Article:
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By James Netterwald
Retired industrial scientists set up shop at a university to train tomorrow’s researchers.
As a freshman biology major at Drew University, Yang Yang was interested in both biochemistry and neuroscience. She couldn’t decide where to focus her efforts.
Early that year, Yang attended a seminar by a small group of industry veterans who were part of a special program at Drew: The Charles A. Dana Research Institute for Scientists Emeriti (RISE) program. RISE fellows are retired scientists from pharmaceutical and telecommunications companies across New Jersey who receive lab space and equipment at Drew so they can continue doing research while introducing undergraduate students to life in the lab.
The RISE program, which has eight fellows and trains about 10 students a year, has been partially supported by HHMI since 2008. The scientists have mentored about 250 students since the program’s inception in 1980.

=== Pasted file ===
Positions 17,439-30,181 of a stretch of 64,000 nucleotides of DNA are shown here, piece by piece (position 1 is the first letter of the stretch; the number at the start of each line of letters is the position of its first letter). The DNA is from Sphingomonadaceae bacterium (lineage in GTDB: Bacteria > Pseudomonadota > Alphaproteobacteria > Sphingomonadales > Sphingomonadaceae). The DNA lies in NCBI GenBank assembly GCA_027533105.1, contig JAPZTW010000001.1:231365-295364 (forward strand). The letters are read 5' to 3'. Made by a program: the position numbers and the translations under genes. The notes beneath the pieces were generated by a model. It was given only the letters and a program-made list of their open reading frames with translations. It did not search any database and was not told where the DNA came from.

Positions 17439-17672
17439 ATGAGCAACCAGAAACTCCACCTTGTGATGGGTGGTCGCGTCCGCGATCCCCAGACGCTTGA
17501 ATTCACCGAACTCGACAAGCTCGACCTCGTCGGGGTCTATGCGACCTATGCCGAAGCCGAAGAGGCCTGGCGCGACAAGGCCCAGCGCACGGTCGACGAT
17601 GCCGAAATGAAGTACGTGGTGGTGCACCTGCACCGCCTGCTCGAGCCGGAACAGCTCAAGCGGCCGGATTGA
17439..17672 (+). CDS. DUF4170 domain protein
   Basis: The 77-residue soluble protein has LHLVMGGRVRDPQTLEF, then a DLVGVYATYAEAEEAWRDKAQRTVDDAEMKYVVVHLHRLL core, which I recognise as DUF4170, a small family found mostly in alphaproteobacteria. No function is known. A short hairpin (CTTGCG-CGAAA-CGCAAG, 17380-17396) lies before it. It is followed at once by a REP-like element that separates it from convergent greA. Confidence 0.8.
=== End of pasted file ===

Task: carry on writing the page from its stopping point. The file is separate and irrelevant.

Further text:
Yang saw new possibilities when she heard RISE fellow Barbara Petrack talk about Alzheimer’s disease. Petrack, a retired biochemist, worked for Ciba-Geigy (now Novartis) for 35 years before joining RISE. “In the RISE program at Drew, our primary interest is to get students excited to do research,” she explains. “Most of the students have gone on to medical or graduate school. I consider the RISE program a success.”
When Yang approached Petrack after her presentation, Petrack explained that she collaborates with Drew neuroscientist Roger Knowles to study the neurobiology of Alzheimer’s disease. Intrigued by the merging of the two fields, Yang immediately joined them to do her research; now, as a senior, she is writing her undergraduate dissertation. “Working with the RISE fellows gives us knowledge that goes beyond the textbook and beyond the classroom, knowledge that we could not get anywhere else.” Students get specific tips, for example, on how to effectively design and analyze experiments specific to pharmaceutical research.
Illustration: VSA Partners